• Instructional Strategies
  • Classroom Management
  • Classroom Curriculum Design

All three “teacher-level factors” must be effectively combined to improve student learning. Think about the expert teachers you have known (and, I distinguish ‘expert’ from ‘experienced’ – they’re not the same)… they are highly committed to improving themselves, seeking and offering feedback and helping fellow teachers. They are also thinkers! They model problem-solving and risk-taking, trying new assessment, instructional and behavioral strategies as needed.  They are, typically, recognized as informal leaders amongst fellow faculty.

These teacher-leaders model the traits that most agree education is supposed to develop in students: lifelong learning, tolerance, responsibility, and effective communication. Teachers ARE leaders! So… how do we empower ALL teachers to develop these traits? How can we build teacher leadership?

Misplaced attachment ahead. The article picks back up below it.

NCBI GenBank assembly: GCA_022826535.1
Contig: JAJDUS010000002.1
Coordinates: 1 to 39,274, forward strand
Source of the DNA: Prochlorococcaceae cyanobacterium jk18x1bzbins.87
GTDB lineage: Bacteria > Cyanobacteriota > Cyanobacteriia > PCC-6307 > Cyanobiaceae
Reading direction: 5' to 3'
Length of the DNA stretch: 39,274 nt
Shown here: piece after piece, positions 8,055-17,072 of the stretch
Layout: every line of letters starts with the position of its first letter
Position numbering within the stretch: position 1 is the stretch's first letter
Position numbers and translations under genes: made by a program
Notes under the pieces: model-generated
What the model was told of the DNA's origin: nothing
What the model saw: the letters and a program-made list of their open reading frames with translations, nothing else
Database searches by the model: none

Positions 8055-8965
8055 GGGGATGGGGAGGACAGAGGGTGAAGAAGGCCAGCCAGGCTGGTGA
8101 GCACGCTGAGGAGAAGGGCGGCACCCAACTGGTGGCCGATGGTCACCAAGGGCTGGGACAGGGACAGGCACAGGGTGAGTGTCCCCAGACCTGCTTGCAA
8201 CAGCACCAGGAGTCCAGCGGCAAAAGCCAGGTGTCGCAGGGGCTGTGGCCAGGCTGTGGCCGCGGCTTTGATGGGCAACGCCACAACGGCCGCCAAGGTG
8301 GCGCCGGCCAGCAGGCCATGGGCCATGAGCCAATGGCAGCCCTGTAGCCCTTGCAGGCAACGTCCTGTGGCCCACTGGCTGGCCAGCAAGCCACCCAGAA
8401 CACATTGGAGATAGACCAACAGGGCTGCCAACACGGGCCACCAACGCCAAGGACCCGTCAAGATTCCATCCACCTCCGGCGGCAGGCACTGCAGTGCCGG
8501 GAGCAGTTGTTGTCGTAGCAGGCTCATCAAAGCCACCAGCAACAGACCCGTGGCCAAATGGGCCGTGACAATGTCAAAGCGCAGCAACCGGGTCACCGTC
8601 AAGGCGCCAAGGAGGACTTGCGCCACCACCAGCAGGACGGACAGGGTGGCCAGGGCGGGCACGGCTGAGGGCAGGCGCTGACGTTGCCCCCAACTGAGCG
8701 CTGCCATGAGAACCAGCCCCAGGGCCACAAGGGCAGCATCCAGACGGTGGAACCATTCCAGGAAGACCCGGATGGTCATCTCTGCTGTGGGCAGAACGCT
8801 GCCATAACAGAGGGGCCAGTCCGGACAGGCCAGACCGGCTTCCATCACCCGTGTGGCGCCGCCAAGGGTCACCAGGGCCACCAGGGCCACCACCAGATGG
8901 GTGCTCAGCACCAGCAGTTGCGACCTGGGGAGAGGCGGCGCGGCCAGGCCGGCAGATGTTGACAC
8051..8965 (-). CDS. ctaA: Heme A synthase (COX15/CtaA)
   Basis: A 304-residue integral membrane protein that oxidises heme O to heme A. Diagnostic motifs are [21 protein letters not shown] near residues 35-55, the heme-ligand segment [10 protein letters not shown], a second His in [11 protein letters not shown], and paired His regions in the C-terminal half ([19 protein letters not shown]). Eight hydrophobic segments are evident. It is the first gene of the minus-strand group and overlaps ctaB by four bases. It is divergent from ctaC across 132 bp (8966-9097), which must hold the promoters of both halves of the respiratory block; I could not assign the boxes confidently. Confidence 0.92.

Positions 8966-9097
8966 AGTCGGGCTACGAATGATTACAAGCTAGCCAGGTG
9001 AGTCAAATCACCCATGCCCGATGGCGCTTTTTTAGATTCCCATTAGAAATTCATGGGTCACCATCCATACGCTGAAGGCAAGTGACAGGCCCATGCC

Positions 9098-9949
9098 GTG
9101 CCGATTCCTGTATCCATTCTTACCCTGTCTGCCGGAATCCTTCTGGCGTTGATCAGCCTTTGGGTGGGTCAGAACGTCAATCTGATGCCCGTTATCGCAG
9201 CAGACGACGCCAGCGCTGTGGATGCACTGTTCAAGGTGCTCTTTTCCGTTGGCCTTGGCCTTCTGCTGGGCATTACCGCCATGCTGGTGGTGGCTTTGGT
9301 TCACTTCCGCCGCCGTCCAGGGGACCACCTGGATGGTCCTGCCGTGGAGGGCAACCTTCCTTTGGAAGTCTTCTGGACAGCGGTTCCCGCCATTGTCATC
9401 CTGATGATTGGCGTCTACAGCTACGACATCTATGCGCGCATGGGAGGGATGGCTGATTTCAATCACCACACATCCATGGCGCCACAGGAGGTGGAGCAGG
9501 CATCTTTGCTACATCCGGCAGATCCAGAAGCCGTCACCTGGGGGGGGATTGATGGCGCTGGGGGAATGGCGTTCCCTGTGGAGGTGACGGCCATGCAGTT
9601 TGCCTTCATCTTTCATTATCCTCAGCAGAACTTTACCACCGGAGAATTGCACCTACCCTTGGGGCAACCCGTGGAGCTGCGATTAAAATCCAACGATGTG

I read an article recently that highlighted the importance of having dynamic administrators or other role models during a teacher’s early ‘formative’ career years demonstrate those traits. It has a huge impact on whether they develop as teacher leaders. It made me think back to the role models, mentors and occasional excellent principals that I had when I first started teaching.

It’s simple, really…

Encourage and actively model the traits of teacher leadership that are so important for schools to develop and focus on those teachers who are still in their ‘formative’ years. Encourage the risk-taking, reflection, commitment to being involved and help teachers refine any areas of curriculum design, classroom management or instructional strategies that can be improved. Feedback, the number one factor influencing student learning… also can have an amazing impact on teacher learning and empowering teachers as leaders!